Short Communication

Introducing Case-Based Learning in Decentralised Nursing Programme

Sindisiwe Zamandosi Mthembu


Background /Context:
The approach to teaching and learning in rural decentralised settings has predominantly been didactic. To introduce a more student-centred approach, a case-based learning programme focussing on primary health care was undertaken.

This project aimed to facilitate the introduction and implementation of case-based teaching and learning approach in a decentralized primary health care programme at the school of nursing.

An exploratory descriptive needs assessment survey was administered to 65 primary health care programme facilitators. The survey canvassed their perceptions on case-based learning and their ability to construct cases and facilitate case-based teaching in the classroom. It also explored their resource(s) constraints.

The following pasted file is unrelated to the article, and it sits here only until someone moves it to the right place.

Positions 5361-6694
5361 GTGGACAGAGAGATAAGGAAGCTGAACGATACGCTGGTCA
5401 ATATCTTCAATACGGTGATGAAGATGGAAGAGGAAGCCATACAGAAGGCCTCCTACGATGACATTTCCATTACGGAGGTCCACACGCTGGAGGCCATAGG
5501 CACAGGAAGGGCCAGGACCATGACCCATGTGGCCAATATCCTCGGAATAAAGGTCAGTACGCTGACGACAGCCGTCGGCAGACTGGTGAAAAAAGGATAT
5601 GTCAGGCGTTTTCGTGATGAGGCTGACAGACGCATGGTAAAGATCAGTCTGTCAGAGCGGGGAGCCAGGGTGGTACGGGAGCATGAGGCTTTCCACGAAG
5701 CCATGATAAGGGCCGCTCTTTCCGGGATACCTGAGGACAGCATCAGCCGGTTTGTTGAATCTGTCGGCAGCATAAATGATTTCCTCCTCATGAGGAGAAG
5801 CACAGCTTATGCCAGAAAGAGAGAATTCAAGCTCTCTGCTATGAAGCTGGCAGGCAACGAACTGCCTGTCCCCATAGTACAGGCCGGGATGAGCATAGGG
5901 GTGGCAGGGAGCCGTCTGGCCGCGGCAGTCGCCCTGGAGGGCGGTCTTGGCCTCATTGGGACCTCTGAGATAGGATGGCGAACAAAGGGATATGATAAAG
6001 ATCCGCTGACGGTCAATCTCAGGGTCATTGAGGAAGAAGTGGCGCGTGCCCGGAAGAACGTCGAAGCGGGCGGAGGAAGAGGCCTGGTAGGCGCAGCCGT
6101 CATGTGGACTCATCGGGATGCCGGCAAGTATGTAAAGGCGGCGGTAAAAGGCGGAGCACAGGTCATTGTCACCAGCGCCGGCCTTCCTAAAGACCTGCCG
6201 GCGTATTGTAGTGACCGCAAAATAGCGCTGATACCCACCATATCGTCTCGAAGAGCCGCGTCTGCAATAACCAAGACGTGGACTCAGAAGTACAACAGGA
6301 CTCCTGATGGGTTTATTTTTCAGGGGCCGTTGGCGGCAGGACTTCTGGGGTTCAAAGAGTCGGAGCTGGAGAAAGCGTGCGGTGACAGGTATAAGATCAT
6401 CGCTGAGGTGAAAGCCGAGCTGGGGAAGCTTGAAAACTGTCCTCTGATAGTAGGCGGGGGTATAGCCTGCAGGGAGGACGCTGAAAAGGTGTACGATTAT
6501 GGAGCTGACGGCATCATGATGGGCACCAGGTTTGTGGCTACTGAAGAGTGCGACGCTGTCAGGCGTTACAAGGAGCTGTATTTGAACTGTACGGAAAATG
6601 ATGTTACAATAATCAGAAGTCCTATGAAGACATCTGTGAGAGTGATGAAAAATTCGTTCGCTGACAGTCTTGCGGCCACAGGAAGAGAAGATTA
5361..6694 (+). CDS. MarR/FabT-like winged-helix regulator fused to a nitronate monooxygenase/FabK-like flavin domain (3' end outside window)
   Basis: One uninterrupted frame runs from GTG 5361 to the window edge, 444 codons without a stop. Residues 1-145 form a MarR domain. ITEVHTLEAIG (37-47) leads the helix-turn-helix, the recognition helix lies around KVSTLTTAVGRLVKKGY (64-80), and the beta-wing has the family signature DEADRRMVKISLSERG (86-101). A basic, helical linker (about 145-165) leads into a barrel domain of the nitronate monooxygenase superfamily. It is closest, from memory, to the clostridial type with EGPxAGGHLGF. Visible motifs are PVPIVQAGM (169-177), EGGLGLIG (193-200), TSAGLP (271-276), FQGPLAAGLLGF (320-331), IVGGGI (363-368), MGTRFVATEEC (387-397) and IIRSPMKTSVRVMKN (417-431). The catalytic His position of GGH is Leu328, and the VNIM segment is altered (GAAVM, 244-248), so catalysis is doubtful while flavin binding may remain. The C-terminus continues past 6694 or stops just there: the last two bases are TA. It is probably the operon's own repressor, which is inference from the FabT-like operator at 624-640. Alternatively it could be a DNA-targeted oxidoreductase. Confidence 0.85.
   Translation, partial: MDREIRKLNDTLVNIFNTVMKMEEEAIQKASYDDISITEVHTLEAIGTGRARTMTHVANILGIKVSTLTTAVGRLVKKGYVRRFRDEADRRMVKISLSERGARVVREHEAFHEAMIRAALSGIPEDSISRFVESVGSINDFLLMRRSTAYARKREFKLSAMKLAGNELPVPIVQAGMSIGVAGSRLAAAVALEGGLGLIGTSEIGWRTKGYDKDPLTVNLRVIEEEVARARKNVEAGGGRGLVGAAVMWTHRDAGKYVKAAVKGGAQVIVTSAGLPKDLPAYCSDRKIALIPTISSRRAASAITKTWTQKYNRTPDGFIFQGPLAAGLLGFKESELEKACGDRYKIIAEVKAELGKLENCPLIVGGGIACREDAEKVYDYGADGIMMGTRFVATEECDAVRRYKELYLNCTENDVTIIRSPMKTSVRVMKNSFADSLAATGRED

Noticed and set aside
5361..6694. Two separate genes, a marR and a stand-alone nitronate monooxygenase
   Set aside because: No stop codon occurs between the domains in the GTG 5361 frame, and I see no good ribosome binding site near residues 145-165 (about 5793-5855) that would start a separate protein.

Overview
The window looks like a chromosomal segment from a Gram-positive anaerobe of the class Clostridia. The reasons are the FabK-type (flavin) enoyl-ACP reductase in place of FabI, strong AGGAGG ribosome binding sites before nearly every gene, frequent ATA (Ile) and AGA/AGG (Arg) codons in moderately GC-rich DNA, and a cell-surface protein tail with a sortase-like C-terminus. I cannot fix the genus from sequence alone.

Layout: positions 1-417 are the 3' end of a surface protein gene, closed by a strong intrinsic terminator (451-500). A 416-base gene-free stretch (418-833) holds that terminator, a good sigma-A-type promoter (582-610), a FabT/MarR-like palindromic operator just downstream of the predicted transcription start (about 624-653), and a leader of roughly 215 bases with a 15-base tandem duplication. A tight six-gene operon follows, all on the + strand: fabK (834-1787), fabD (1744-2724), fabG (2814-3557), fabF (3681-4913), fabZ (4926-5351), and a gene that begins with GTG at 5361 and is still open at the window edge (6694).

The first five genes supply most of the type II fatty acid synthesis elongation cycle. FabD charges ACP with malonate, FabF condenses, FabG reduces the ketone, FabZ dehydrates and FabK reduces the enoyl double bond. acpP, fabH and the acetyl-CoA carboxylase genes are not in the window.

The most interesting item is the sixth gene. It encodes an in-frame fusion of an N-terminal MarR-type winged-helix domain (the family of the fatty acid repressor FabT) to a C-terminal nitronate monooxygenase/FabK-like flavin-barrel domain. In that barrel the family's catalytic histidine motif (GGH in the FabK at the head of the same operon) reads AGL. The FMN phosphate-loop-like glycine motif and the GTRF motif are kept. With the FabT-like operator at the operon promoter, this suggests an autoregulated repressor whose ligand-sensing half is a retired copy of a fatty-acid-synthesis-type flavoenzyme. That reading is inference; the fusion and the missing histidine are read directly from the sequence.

Results and discussion:
The participants were positive towards case-based learning approach however, acknowledged limitations in their skills to design cases and facilitate teaching sessions. They also identified a lack of resources which would hinder the successful implementation of the programme. Two capacity development programmes were conducted to facilitate the construction of cases and enhancing facilitators with the skills to facilitate case-based classrooms culminating with drafts of case study booklet and facilitators’ manual. A mobile suitcase library was introduced with all the necessary resources for the primary health care programme.

This project will help the school to produce a different kind of graduate who will be in possession of transferable core skills. Effective mechanisms for close monitoring of students’ learning and early identification of students with problems will be enhanced. Continuous support is needed for facilitators to gain confidence in cased-based teaching.

Author's affiliations

Sindisiwe Zamandosi Mthembu, SAAHE

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case studies; case-based learning; decentralised nursing programmes; innovative teaching

Cite this article

African Journal of Health Professions Education 2011;3(1):25.

Article History

Date submitted: 2011-05-14
Date published: 2011-06-17

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